M&C Saatchi also recommends brands and companies focus on how to value-add customers’ at-home experiences during lockdown and Ramadan.

“For consumer electronics, since the home will become the center for Eid activity, they can encourage people to decorate their homes with new electronic devices,” said Anish.

“The new habit of stocking up ingredients, cooking at home, work from home and study from home as part of the family activity has also influenced the sales of refrigerators, cooking appliances, and more productive items such as budget laptops, tablets and so on. Companies can also bundle it with free work from home data plans or software and applications,” he added.


E-commerce is expected to reap gains year-on-year of 15-20% during this pandemic period.

As more people turn to social gifting either for family or charitable causes, e-commerce platforms and brands can make use of this opportunity to make gifting offers available.

With the banning of the mudik, which is the annual tradition of travelling home for Eid al Fitr for tens of millions of Indonesians, people will want to “overcompensate for their absence”, said the M&C Saatchi study. “E-commerce platforms and brands will make gifting offers available to people. Logistics companies will align resources to fulfil this requirement,” it said.

E-commerce can also capitalise on the traditional Ramadan bazaars moving into consumers’ living rooms. Online stores or companies could think of creating create flash sales during the prime times of iftar and suhour, both for essential and lifestyle products.


The COVID-19 situation demands people go online to use fintech platforms to pay their zakat and other donations, according to M&C Saatchi’s study.

While there will still be some “zakat pickup services”, Indonesians will have to pay their obligatory tithes via apps and internet banking services.

But most of the last mile of zakat giving will still be done in person. Zakat distribution officers who carry out the work of handing over donations to beneficiaries will have to wear full protective equipment.

As in other countries, Indonesians are urged to pay their zakat well before Eid so the contributions can be distributed sooner to those in need.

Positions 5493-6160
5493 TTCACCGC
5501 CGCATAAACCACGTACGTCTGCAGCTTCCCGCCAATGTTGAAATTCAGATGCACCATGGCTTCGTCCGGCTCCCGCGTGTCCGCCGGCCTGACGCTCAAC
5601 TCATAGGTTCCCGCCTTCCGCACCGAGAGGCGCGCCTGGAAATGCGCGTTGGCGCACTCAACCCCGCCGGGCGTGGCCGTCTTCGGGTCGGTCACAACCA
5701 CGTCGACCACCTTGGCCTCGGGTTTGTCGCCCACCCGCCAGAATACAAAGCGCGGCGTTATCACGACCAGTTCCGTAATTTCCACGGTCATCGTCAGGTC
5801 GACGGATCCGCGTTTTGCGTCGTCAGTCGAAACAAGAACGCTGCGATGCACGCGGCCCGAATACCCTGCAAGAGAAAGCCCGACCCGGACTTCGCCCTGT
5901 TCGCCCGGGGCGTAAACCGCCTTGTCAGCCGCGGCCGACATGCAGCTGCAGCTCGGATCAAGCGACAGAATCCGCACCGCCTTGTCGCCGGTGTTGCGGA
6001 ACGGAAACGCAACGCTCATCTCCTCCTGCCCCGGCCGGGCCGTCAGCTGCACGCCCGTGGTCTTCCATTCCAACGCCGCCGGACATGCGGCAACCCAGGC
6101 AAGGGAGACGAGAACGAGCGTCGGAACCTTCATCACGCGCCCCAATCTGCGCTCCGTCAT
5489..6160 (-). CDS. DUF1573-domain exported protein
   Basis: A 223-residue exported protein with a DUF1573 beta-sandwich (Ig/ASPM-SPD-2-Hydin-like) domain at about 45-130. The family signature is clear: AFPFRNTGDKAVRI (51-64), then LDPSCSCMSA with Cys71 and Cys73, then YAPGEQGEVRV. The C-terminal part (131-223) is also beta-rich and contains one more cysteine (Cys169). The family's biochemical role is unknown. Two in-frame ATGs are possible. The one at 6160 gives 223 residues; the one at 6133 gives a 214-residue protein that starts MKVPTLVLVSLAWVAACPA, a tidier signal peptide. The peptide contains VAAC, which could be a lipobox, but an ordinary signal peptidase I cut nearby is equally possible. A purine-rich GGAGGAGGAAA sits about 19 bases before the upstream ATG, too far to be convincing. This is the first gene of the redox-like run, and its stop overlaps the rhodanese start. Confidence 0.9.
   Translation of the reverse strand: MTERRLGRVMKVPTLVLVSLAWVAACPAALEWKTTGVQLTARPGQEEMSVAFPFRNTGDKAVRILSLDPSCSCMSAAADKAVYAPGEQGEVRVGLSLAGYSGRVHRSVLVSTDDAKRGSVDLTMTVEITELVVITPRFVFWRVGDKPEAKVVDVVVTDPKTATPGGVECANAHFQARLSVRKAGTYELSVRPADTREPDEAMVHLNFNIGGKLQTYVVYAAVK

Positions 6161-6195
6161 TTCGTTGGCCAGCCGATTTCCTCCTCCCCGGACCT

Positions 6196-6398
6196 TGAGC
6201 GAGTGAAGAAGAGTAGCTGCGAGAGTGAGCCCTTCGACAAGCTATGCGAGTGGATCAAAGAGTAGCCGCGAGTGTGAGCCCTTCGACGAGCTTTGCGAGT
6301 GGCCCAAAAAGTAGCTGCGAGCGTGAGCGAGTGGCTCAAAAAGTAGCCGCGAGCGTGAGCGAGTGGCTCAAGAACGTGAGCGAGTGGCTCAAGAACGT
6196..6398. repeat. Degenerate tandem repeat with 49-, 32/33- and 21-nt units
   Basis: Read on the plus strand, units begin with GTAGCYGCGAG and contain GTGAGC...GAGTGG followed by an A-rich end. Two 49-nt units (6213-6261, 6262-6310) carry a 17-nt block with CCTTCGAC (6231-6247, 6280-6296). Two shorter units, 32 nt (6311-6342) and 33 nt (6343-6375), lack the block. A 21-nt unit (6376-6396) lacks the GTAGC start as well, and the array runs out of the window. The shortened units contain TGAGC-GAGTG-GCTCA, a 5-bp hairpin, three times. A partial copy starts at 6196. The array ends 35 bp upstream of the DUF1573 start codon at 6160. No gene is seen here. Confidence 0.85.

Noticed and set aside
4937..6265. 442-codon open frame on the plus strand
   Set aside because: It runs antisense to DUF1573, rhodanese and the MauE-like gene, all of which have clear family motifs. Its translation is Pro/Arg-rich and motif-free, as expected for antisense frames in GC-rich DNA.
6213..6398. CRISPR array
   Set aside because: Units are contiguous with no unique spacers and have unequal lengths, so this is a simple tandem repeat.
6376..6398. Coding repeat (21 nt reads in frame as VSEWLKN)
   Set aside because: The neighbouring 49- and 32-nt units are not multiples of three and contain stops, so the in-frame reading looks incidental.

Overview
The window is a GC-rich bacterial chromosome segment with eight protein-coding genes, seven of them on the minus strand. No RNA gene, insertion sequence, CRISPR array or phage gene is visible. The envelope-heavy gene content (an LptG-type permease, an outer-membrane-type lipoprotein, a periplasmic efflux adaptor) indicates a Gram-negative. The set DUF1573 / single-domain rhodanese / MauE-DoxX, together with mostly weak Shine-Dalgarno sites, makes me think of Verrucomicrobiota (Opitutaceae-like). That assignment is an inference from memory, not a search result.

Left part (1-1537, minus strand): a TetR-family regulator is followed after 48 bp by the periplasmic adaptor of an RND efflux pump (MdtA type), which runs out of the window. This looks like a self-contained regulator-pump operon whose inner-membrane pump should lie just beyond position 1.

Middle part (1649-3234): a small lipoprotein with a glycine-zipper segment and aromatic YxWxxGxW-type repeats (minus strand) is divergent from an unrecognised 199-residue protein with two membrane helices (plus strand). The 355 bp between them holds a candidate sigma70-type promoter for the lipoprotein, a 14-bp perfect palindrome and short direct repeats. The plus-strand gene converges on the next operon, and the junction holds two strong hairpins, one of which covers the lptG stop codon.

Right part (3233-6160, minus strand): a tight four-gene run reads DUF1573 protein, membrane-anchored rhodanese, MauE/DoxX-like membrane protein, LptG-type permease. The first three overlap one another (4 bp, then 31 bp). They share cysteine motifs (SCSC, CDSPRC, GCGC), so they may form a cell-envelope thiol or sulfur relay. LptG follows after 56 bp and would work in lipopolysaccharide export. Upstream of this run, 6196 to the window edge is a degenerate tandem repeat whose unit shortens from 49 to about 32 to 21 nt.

It is also the time for fintechs to responsibly serve those who need loans due to lost income and jobs.


Telcos and digital channels are already winning as people started working from home weeks before Ramadan.

Further, the banning of mudik will lead to massive online traffic of virtual calls as people re-connect with families back home.

“For telcos, they can encourage people to stay connected with their significant others and encourage innovative ways of sharing internet or talk time quota,” said Anish.

During the fasting month, brands would want to focus on reaching customers through digital ads on various platforms.


The travel sector can still make money by selling tickets that can be encashed as soon as travel bans are lifted to prevent irrational price surges.

This includes selling plane, train and bus tickets for the year-end combined mudik in December. The government pushed back the Eid al Fitr collective leave to December due to concerns that the annual exodus could further spread the novel coronavirus.


Sectors that have traditionally substantially served customers face-to-face have to adapt.

Beauty advisors can shift online or provide virtual consultations, suggests Anish.

Brands could even use key opinion leaders or influencers, and offer DIY home-pampering packs with step-by-step guides during Ramadan amidst the lockdown to appeal to customers who cannot get access to facials or spas.

(Reporting by Yosi Winosa; Editing by Emmy Abdul Alim

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Ramadan 2020